“For example if they identify that not enough children take school meals, it is about working with them to see who can we improve this. From looking at dining room layouts to make it a pleasant place to be, to working with them on everything down to cutlery but also working with parents.”
Roz added: “School food has changed dramatically from a lot of parents memories, they are still worried and think it is unhealthy so we will do a lot to promote it, parents can see menus and we can look at it with parents and children.”
At Moorside Community Primary School, they used the programme to focus on healthier weight by making physical activity a priority for pupils. Local NHS data linked to the National Child Measurement Programme shows that there was a high rate of obesity in that area of Newcastle.
The school decided to focus on increasing the number of pupils engaged in one hour of extra physical activity in school, additional to their timetabled PE, from 38% to 58% by March this year.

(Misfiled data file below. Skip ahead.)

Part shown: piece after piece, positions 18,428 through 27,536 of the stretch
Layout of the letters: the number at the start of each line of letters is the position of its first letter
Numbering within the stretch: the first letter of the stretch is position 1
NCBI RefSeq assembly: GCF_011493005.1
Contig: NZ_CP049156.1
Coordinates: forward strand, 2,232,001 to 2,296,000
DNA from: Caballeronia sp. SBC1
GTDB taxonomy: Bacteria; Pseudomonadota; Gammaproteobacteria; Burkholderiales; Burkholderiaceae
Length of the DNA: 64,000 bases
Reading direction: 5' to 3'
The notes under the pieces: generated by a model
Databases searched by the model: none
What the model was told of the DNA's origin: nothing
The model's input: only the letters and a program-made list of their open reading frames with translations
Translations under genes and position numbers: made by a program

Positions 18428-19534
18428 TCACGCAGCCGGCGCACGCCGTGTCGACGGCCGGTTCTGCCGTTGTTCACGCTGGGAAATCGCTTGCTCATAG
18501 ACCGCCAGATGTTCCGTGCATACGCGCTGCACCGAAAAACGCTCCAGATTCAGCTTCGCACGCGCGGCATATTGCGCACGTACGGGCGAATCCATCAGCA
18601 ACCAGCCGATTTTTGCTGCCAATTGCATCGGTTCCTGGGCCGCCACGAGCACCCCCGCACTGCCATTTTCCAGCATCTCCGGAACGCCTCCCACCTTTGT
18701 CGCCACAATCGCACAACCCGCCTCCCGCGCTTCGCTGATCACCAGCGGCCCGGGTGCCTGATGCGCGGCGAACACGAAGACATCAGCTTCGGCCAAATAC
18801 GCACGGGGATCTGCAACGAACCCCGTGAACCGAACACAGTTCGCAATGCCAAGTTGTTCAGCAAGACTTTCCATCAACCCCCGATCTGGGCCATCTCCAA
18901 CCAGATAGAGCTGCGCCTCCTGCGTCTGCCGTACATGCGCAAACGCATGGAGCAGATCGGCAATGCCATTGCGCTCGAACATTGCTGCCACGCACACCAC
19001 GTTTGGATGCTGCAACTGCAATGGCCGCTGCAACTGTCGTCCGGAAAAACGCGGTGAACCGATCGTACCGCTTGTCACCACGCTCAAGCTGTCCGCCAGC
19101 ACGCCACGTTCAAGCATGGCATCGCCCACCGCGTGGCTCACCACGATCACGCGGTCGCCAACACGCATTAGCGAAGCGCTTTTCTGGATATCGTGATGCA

This was to be brought about by broadening general provision, raising awareness of the benefits of exercise and targeting the least active groups of pupils.
Following months of work the schools made huge achievements with an increase form 38% to 90%. The majority of pupils having breakfast also attend energy club; an average 60 pupils a day participate in fitness activities before school. When it comes to after school clubs, for example running, dance, zumba, trampoline and girls football, 462 pupils have attended one of these clubs.
The school is now going to continue offering a variety of physical activities and encourages pupils to join clubs in the are available later in the evenings and weekends.
For more information from Chris on School Run Fitness Camp email firstname.lastname@example.org or call 01207 338294, text 07581193934, or visit the Facebook page School Run Fitness Camp and Twitter account @school_run_fit.